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On 23/06/2011 12.41, Francesco Abbate wrote:
2011/6/23 HyperHacker<>:

Another approach in the mid between them is the Java approach that
have both a static strong type system and a VM with JIT code
generation. In my point of view this is the *wrong* solution because
it takes the worst of each world. The typing system and the rigid
class based system with explicit exceptions declaration make the code
very verbose and cumbersome to write taking away a lot of the
programmer's time. From the other side you don't even have a static
optimization but only a JIT code generation that, while effective,
does eat a lot of resources in term of memory and execution time.
The only reason why it was and it is so successful is that managers
likes it because you can have a lot of contracts explicitly declared
to use modular programming techniques an it is really *safe* in the
sense that it cannot crash at any moment just because you forgot to
check a null pointer or something like that

I was a Java programmer, some years ago, and indeed *it is* verbose, but in a very linear way (sometimes too much!).

If you educate yourself accurately and study the language definition, you'll see that many of its features are aimed at avoiding shooting yourself in the foot!

You must be really a sloppy programmer (or a terribly lazy one) to write non-working code in Java. Of course, the prerequisite is the word "study": conventions, compiler, APIs, SDK tools, etc, etc., etc. They are not terribly difficult stuff, but there are *TONS* of them (if you don't know what I'm talking about, try to unpack the Sun SDK docs zipball and you'll see!!! - I last programmed in Java some ~7 years ago and I used Java 6.0 - If the trend is the same, now you could probably spend 10 years of your life just reading all that stuff and doing nothing else, but breathing!!!! ;-)

I used dozens of packages and libraries written by other people and the integration with the systems I worked on were smooth most of the times.

Even the most awful feature (generics) is carefully designed. BTW I say "awful" because Java programmers waited for 4~5 years (or more? don't remember) for generics to be introduced into the language, since they were expecting something like C++ templates (but with Java ease of use) and the possibility to do duck typing and improve code reuse. IMO the result it was almost a monstruosity: an extremely complicated way to overspecify types statically just to avoid some runtime casting. No duck-typing at all. And the language specification (2nd edition - which was hard stuff anyway, but somewhat linear and clear) became a nightmare (3rd ed.) in every part that touched generics!!!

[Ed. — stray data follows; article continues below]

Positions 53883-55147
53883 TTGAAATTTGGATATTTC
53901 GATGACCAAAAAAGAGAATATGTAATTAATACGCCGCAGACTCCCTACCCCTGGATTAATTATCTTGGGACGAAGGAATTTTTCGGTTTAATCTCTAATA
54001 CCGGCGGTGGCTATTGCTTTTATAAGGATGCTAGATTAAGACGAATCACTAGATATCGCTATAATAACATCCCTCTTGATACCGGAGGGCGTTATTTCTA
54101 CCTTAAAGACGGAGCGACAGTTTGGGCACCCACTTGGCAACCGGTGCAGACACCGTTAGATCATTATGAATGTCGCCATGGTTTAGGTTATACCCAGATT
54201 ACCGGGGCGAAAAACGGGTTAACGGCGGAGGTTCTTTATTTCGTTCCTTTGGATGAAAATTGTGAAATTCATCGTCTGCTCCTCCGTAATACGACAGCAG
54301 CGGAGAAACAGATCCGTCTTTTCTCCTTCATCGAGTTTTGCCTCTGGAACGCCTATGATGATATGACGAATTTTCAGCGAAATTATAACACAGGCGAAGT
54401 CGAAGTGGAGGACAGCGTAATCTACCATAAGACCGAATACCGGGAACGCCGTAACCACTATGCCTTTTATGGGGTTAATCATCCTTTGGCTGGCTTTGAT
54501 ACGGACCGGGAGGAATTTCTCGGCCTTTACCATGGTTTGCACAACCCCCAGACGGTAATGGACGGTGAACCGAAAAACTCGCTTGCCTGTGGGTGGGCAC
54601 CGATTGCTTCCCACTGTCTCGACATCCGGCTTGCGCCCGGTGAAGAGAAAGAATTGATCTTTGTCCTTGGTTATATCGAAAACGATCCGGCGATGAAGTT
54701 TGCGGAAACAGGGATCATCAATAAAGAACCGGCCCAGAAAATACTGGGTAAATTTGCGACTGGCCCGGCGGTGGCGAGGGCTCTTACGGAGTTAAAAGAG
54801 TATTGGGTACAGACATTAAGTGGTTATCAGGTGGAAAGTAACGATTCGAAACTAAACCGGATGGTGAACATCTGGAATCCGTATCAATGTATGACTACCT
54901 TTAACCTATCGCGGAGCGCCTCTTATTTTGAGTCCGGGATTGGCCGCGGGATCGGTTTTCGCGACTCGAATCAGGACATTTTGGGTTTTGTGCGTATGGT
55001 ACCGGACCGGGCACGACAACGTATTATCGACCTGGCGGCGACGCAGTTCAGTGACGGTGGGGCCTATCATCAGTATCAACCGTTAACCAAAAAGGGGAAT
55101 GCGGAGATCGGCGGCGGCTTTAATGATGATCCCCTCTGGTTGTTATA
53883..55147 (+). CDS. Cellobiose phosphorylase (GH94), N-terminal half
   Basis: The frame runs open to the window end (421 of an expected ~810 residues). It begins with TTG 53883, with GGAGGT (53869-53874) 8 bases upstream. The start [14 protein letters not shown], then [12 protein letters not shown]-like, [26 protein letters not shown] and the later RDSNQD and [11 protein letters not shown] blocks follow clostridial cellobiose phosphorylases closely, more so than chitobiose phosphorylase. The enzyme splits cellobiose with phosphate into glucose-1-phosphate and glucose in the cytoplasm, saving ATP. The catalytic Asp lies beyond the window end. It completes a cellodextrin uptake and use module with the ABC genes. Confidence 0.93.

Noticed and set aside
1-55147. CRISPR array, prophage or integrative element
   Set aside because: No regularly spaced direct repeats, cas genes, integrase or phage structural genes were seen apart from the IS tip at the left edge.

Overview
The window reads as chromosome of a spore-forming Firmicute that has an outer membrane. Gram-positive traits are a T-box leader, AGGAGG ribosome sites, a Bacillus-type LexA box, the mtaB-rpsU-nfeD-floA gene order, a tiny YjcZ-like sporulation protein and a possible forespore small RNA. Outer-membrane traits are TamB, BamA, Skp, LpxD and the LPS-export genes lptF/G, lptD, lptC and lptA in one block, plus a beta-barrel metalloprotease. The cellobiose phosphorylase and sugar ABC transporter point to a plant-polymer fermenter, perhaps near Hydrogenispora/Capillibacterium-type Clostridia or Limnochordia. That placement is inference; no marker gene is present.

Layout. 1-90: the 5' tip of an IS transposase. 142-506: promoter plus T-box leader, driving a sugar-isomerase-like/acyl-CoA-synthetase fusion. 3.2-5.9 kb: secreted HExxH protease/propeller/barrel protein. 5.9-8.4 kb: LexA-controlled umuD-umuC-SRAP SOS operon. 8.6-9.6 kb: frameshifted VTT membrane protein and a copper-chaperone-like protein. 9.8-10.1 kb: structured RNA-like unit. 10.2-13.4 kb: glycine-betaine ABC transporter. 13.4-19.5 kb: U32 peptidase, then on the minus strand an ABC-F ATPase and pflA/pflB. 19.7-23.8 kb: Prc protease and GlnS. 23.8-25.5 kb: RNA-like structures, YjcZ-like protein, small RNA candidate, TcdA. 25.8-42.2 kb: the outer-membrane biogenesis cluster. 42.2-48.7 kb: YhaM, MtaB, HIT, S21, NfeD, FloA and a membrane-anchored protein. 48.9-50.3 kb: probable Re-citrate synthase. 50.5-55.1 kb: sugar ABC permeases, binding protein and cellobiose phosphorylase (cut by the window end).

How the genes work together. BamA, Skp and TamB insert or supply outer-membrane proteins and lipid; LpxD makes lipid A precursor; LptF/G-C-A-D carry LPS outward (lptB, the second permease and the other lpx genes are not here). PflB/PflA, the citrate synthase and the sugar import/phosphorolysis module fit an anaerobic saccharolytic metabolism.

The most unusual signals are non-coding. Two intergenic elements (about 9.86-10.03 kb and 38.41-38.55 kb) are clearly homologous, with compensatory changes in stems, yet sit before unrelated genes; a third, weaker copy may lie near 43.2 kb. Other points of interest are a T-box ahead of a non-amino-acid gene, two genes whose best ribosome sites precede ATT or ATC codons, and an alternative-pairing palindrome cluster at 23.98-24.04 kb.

But still, it was (and I suppose it remains), a very robust platform, especially for web development (even for things different from fancy webpages. I mean, secure services for home banking, just to name one). It was *not* just marketing hype. Remember that when Java was hyped - with some reason - Javascript (which has nothing to do with Java, besides having a similar C-like syntax) "stole" its name to ride the wave of its popularity!

Moreover, mastering a good IDE as eclipse skyrockets the productivity of any programmer. I had a colleague researcher of mine (not primarily a programmer, but with several years of Java programming experience) who did not want to switch from her emacs+manual compilation workflow. Java was a pain for any small refactoring cycle (she was waaaaay less lazy than myself and I didn't succeed in convincing her in doing the switch! :-)

So yes, Java is not good either for RAD nor for people needing an elegant language. It needs dedication to learning the tools. It is terrible when it comes to sheer performance (compared to other solutions). And it is not friendly with foreign languages (I tried many times to learn Java Native Interface, the Java's way to interact with C, and always gave up in despair - I always found a better, although slower, alternative in pure Java.